Floating PC Mouse Designed to Prevent Carpal Tunnel Syndrome
Carpal tunnel syndrome is a painful condition which tends to affect those who perform repetitive movements with their hands, such as assembly-line workers, musicians, and computer users. Famed Russian designer Vadim Kibardin has designed a computer mouse to help computer users reduce the risk of CTS and has nicknamed it The BAT - because it floats in the air.
Pressure on the median nerve - the nerve in the wrist that supplies feeling and movement to parts of the hand – is the main cause of carpal tunnel syndrome. Although studies have been inconsistent, there is evidence that frequent computer keyboard and mouse use can contribute to the painful condition.
In 2008, researchers publishing in the journal BMC Musculoskeletal Disorders reviewed eight studies of computer work and carpal tunnel syndrome (CTS). All of the studies had at least one limitation which led the authors to conclude that computer use does not cause CTS, however three of the studies reviewed did show a relationship between intense mouse use (more than 20 hours per week) and CTS symptom worsening.
Kibardin Design’s BAT levitating wireless mouse is designed to reduce the pressure in the wrist and therefore reduce the risk of developing carpal tunnel syndrome. It floats above the surface through the use of magnets so your wrist and hand does not rest on your desk creating the pressure that can lead to pain.
However, before you rush online to find where you can buy the BAT – sadly, it is still in pre-production and release could be as far as six months away. So, until that time, here are some tips on preventing carpal tunnel syndrome from Prevention Magazine.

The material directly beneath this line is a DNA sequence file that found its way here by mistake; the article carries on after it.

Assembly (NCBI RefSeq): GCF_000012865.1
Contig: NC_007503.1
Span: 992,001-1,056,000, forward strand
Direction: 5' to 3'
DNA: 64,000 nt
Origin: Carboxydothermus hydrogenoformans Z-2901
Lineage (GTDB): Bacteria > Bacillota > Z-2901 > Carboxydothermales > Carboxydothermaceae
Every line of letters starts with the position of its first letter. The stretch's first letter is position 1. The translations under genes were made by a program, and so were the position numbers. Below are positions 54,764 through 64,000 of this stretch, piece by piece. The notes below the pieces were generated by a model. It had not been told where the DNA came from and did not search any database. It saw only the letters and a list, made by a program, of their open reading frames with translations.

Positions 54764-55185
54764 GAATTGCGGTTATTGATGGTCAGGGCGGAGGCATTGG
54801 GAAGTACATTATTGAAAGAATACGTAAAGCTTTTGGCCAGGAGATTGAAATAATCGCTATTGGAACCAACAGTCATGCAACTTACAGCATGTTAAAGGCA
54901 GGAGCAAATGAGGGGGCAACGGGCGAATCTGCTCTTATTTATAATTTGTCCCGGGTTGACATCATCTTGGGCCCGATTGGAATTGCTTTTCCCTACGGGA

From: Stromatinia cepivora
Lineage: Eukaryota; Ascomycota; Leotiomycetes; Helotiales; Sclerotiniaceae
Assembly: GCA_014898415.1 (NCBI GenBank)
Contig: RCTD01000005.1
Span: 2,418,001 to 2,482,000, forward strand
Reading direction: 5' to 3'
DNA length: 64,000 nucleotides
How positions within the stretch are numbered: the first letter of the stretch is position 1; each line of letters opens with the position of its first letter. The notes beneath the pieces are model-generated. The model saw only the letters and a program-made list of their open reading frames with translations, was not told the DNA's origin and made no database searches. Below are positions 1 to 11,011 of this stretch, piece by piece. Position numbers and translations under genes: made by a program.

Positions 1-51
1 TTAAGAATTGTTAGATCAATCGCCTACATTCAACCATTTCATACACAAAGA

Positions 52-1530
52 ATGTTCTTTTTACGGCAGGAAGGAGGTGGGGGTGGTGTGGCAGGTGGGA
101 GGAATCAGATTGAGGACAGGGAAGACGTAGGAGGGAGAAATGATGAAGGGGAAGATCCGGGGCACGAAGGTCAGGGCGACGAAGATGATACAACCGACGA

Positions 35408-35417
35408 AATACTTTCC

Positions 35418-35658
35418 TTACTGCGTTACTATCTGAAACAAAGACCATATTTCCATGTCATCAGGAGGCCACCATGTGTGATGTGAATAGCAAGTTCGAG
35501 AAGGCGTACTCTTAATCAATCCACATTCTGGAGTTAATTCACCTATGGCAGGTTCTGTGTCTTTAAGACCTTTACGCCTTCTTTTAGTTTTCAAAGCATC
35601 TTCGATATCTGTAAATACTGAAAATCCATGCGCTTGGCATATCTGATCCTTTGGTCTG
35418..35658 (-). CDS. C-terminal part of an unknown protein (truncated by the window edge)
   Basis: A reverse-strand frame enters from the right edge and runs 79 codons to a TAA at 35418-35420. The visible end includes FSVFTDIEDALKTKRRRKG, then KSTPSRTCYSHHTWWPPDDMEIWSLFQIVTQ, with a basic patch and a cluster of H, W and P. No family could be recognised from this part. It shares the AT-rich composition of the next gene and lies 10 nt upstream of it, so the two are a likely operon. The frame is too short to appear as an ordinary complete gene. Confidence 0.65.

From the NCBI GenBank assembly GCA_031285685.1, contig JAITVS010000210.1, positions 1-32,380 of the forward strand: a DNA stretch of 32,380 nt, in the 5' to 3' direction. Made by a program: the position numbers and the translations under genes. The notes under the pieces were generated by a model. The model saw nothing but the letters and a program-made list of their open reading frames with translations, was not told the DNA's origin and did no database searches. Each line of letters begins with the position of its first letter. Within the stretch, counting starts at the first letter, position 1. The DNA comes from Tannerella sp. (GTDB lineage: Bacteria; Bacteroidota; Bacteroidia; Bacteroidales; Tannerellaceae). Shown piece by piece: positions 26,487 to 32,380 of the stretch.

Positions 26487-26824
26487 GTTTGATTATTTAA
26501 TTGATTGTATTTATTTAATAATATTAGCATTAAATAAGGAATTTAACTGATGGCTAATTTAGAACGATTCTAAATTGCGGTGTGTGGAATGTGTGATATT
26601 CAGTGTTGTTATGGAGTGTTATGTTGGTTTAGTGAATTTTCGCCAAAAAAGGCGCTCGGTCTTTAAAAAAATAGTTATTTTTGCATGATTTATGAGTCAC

• During computer work, make sure your keyboard and mouse are at a proper height for you to work comfortably. You do not want them too low, or your wrists will be bent upward while typing, creating pressure on the nerves. Remember to take frequent breaks during the workday.
• If CTS is caused by repetitive action, try applying ice to the area twice a day for 15 to 20 minutes. The cold will reduce swelling and the resulting pain.
• Try this simple exercise to improve symptoms: Touch the tip of your thumb to the tip of your little finger. Then bend your three middle fingers over this bridge, toward your palm. Using your other hand, pull on those middle fingers, trying to straighten them. As you resist the tug, your wrist tendons will push the carpal tunnel out, stretching it a little to help make room for the nerve. Do this five times, holding each stretch for a count of five. Repeat the exercise three times daily.
• Ask your doctor about a wrist splint which can keep the wrists from bending too much. Your doctor or therapist may suggest wearing one whenever you do anything that brings on symptoms.
• Medications that are helpful include NSAIDS (nonsteroidal anti-inflammatory drugs such as ibuprofen or naproxen) and corticosteroid injections.
• Try an ancient technique known as wet cupping. A small 2009 German study found that it eased CTS pain and symptoms for one week. The technique is performed by an acupuncturist and involves pricking the skin around relevant acupuncture points and placing glass cups that creates suction on the area for 5 to 10 minutes.
• Traditional acupuncture may also help reduce inflammation, relieving nerve compression. A 2011 study found that those with mild to moderate CTS who were treated with acupuncture eight times over the course of a month were more likely to find relief than those who took medications.
• Iyengar yoga has been shown to improve grip strength which allows CTS patients to skip using wrist splints for pain. The practice also emphasizes proper body alignment which may further ease pressure on the nerves.
• Though still in clinical trials, Botox may be a future option to treat CTS pain. By preventing the release of a neurotransmitter, Botox interferes with the communication between the nerves and muscles, potentially easing carpal tunnel pain.
Thomas JF et al. Carpal tunnel syndrome and the use of computer mouse and keyboard: A systematic review. BMC Musculoskeletal Disorders 2008, 9:134 doi:10.1186/1471-2474-9-134
Prevention Magazine, February 13 2013